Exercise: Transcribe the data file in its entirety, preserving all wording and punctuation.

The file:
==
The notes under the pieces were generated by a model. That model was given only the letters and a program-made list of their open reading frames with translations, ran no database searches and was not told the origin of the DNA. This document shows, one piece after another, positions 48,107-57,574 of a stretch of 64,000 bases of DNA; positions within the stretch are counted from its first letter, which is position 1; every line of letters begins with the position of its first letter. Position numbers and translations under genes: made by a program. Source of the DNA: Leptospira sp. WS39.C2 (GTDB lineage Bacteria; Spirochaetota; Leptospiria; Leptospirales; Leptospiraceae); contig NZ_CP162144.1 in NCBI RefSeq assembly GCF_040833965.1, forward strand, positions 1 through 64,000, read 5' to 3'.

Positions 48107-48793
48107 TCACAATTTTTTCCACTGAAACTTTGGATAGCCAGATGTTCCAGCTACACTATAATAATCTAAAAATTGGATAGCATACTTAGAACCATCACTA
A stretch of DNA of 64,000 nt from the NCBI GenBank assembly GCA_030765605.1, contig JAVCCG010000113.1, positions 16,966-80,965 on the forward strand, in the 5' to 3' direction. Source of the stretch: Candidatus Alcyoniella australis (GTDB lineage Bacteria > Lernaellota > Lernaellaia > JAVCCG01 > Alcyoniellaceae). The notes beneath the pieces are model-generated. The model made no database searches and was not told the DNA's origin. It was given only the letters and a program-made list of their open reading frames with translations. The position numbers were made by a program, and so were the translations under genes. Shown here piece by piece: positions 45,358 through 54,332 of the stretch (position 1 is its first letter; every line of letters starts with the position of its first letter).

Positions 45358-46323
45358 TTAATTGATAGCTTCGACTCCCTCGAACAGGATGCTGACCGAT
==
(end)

The notes under the pieces were generated by a model. That model was given only the letters and a program-made list of their open reading frames with translations, ran no database searches and was not told the origin of the DNA. This document shows, one piece after another, positions 48,107-57,574 of a stretch of 64,000 bases of DNA; positions within the stretch are counted from its first letter, which is position 1; every line of letters begins with the position of its first letter. Position numbers and translations under genes: made by a program. Source of the DNA: Leptospira sp. WS39.C2 (GTDB lineage Bacteria; Spirochaetota; Leptospiria; Leptospirales; Leptospiraceae); contig NZ_CP162144.1 in NCBI RefSeq assembly GCF_040833965.1, forward strand, positions 1 through 64,000, read 5' to 3'.

Positions 48107-48793
48107 TCACAATTTTTTCCACTGAAACTTTGGATAGCCAGATGTTCCAGCTACACTATAATAATCTAAAAATTGGATAGCATACTTAGAACCATCACTA
A stretch of DNA of 64,000 nt from the NCBI GenBank assembly GCA_030765605.1, contig JAVCCG010000113.1, positions 16,966-80,965 on the forward strand, in the 5' to 3' direction. Source of the stretch: Candidatus Alcyoniella australis (GTDB lineage Bacteria > Lernaellota > Lernaellaia > JAVCCG01 > Alcyoniellaceae). The notes beneath the pieces are model-generated. The model made no database searches and was not told the DNA's origin. It was given only the letters and a program-made list of their open reading frames with translations. The position numbers were made by a program, and so were the translations under genes. Shown here piece by piece: positions 45,358 through 54,332 of the stretch (position 1 is its first letter; every line of letters starts with the position of its first letter).

Positions 45358-46323
45358 TTAATTGATAGCTTCGACTCCCTCGAACAGGATGCTGACCGAT